The media has responded to the Stephen Colbert controversy as expected.
Stephen Colbert is under fire because his show’s Twitter account tweeted this: “I am willing to show #Asian community I care by introducing the Ching-Chong Ding-Dong Foundation for Sensitivity to Orientals or Whatever.” This is a reference to an old skit, in which Colbert performs a racist Chinese impersonation “accidentally” captured on live feed, and then apologizes for it in the laziest way possible when caught. The attack came soon after, from a 23-year old hashtag activist named Suey Park, who started the #NotYourAsianSidekick campaign last year, and it quickly trended.
Twitter has an extraordinary ability, more than any other media, to encourage speaking before thinking. Did anyone stop, for even a moment, to ask themselves the reason Colbert made that joke? Did anyone question, even for the briefest flash, the motivations behind it? One microsecond of consideration would reveal the following: Colbert plays a parody of a rightwing hack. Rightwing hacks make racist statements. Therefore Colbert is parodying the racist statements of rightwing hacks. It would be weird if he didn’t parody their fictitiously color-blind racism–it’s a major feature of their personalities. Look at Fox News.
I’ve never supported the notion that the audience is responsible if they don’t “get” the joke. When a joke falls flat, the comedian failed. Parody, which I’m glad they are calling Colbert’s show rather than satire, is complicated. Are Colbert’s statements less offensive because they aren’t in earnest? One can claim that Rush Limbaugh doesn’t believe what he says but is just attempting to amuse his audience with sexist, racist jokes. Megyn Kelly’s Santa Claus segment was hilarious if we extended to her the protection of “parody.” She later attempted the “just kidding” defense. Since parody involves exaggeration, does effective parody of Limbaugh, Kelly, Ted Nugent, or Sarah Palin involve making offensive comments beyond the scope of what they’d even say publicly? At some point, you’re no longer making fun of the messenger but merely parroting them.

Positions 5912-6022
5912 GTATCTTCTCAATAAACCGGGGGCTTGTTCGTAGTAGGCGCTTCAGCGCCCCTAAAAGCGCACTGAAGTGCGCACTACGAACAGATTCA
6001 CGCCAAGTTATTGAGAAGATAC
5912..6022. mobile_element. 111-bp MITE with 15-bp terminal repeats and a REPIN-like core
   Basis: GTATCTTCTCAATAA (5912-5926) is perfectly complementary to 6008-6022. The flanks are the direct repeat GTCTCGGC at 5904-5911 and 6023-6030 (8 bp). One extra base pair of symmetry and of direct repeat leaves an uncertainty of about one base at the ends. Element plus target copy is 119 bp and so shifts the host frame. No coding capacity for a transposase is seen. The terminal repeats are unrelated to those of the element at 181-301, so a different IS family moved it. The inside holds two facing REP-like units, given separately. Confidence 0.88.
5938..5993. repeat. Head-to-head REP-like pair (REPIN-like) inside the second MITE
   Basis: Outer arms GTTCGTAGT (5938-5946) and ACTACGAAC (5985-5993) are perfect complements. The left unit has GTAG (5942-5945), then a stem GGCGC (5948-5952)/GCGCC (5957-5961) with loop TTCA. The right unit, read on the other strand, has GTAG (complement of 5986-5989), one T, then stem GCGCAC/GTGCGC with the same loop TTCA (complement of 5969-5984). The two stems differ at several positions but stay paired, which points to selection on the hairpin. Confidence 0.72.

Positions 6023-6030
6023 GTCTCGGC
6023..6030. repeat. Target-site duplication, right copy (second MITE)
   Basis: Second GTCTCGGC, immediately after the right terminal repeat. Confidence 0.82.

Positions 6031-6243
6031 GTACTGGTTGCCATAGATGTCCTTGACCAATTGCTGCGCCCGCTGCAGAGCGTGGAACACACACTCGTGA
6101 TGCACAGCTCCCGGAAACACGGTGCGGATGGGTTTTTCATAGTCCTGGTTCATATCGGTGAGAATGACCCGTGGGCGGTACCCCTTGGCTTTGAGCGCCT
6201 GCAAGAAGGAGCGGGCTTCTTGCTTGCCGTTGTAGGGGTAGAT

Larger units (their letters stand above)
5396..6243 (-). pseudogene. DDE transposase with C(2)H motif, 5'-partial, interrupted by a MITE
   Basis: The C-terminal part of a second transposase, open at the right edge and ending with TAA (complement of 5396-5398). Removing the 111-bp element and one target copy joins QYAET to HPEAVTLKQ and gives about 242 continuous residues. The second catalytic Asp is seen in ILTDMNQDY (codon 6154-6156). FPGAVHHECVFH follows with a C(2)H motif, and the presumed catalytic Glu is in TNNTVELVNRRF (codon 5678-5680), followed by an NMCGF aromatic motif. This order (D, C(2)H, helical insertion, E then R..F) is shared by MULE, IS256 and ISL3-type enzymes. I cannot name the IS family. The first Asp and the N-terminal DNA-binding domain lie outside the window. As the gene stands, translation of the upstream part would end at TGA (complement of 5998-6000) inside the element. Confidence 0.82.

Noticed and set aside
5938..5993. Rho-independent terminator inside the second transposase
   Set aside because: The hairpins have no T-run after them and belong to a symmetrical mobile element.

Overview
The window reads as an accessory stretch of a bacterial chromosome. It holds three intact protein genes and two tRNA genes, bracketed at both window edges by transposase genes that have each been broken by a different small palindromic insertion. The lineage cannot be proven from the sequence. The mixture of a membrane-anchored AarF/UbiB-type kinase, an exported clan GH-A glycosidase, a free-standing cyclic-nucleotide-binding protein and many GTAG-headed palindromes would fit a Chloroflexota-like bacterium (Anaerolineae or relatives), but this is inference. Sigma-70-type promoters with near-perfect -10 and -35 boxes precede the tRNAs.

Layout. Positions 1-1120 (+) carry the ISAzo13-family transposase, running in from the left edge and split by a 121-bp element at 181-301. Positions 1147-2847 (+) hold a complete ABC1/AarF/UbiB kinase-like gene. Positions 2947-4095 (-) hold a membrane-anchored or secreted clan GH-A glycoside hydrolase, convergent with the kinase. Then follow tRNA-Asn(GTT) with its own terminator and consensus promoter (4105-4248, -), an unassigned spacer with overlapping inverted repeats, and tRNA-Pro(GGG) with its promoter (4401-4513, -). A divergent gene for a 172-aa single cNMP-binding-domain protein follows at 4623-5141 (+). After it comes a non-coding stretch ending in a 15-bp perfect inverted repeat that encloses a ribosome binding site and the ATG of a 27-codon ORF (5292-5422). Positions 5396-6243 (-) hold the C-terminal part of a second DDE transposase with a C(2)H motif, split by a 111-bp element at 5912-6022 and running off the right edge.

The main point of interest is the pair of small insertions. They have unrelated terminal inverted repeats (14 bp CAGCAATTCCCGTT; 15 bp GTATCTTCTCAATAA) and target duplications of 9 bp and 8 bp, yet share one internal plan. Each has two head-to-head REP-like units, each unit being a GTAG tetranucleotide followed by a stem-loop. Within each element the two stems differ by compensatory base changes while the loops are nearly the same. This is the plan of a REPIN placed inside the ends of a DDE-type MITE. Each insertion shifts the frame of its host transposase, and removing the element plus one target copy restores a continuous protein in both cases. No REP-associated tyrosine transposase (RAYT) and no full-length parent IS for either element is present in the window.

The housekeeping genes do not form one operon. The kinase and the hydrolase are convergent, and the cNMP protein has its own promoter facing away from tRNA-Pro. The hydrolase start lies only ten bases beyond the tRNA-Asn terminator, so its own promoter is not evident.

I’d argue that effective parody does not make the offensive statements the joke but the person making the statements. Limbaugh’s pomposity and Kelly’s clueless defensiveness are better punchlines. I’m not sure who Colbert the brand is parodying anymore — if it’s a broad concept of what right-wingers believe, then it can veer into strawman territory.
The left often opens itself up to charges of hypocrisy from the right because of its defense of what has been called “hipster racism” and “hipster homophobia” and so on. The idea is that the person making the comment is obviously not a racist or a homophobe (he or she votes for Democrats and drives a Prius and, often stated in subtext, is not from the South). I was at a barbecue in Seattle a while back where a young woman protested a dog assaulting her by saying, “I’m not a dyke! I think your dog’s a dyke!” This woman met all the hipster credentials for essentially being able to say offensive things and claim she’s “just kidding.”
Maybe I’m just an old fuddy duddy now, but I do prefer more earnestness in my humor, and while
I obviously don’t want to #CancelColbert, I do think some self-reflection by the left is necessary.
In my Facebook feed, I have posts about how awful it is that gay kids can be bullied and the bullies protected because of “religious freedom,” yet if an avowedly liberal comedian were to say something similarly offensive about gays, that’s defended as satire. I suppose they are just supposed to be clever enough to understand the hurtful thing said about them is just making fun of the other people who say hurtful things about them.